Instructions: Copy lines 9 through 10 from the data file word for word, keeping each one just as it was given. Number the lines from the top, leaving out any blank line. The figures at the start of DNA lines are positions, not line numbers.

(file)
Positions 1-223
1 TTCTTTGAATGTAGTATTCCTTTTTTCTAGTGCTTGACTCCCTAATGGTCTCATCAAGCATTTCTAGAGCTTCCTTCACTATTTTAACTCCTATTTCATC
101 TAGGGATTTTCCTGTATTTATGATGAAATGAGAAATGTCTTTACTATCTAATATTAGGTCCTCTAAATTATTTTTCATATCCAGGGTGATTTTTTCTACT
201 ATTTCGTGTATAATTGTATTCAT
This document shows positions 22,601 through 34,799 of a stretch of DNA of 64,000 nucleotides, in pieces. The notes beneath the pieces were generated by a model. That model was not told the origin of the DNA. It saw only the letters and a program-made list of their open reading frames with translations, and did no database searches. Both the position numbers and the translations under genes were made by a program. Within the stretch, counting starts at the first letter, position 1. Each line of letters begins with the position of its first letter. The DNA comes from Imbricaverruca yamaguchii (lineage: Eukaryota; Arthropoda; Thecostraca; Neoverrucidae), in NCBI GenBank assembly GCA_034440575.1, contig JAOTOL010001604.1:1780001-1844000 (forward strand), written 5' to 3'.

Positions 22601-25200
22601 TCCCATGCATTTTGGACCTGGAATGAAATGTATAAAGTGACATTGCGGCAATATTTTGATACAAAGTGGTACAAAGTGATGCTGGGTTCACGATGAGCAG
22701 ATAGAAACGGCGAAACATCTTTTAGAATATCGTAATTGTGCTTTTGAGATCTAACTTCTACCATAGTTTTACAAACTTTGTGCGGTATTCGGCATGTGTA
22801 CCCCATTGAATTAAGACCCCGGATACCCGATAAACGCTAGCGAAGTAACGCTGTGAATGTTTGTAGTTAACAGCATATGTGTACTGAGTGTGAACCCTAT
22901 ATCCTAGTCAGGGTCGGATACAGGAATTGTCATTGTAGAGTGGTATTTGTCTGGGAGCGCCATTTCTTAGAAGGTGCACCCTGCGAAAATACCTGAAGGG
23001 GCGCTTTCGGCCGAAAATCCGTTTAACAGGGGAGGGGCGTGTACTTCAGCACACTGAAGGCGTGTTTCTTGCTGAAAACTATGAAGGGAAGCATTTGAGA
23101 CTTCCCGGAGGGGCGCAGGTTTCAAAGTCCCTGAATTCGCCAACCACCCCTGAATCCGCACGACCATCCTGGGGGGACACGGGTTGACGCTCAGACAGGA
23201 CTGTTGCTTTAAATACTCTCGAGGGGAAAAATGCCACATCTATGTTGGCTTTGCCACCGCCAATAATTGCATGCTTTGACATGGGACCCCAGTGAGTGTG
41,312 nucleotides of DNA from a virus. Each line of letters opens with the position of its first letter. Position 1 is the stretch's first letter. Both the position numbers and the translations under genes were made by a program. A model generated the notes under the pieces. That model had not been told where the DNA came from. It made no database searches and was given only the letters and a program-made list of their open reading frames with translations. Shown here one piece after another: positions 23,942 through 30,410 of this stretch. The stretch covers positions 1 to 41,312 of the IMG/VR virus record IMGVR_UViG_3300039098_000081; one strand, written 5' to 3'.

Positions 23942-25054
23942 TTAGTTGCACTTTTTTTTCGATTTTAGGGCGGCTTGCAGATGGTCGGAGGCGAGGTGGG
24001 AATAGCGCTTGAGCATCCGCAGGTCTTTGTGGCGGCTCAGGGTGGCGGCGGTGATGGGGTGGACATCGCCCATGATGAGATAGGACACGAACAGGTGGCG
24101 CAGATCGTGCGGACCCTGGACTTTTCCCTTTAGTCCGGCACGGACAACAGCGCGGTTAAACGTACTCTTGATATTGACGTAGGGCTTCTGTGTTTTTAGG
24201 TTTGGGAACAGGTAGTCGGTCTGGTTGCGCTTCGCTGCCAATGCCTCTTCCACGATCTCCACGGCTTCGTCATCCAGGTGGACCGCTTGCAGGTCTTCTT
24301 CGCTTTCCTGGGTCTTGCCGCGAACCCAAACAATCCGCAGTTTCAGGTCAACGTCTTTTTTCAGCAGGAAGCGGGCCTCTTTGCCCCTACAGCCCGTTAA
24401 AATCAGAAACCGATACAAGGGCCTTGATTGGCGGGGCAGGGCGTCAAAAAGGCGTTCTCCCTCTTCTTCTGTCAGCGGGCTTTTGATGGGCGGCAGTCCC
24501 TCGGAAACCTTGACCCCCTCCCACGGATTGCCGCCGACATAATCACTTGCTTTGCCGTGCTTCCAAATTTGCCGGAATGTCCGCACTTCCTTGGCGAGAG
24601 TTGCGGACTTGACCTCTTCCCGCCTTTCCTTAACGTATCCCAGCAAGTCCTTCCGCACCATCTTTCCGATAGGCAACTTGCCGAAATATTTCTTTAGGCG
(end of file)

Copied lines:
22801 CCCCATTGAATTAAGACCCCGGATACCCGATAAACGCTAGCGAAGTAACGCTGTGAATGTTTGTAGTTAACAGCATATGTGTACTGAGTGTGAACCCTAT
22901 ATCCTAGTCAGGGTCGGATACAGGAATTGTCATTGTAGAGTGGTATTTGTCTGGGAGCGCCATTTCTTAGAAGGTGCACCCTGCGAAAATACCTGAAGGG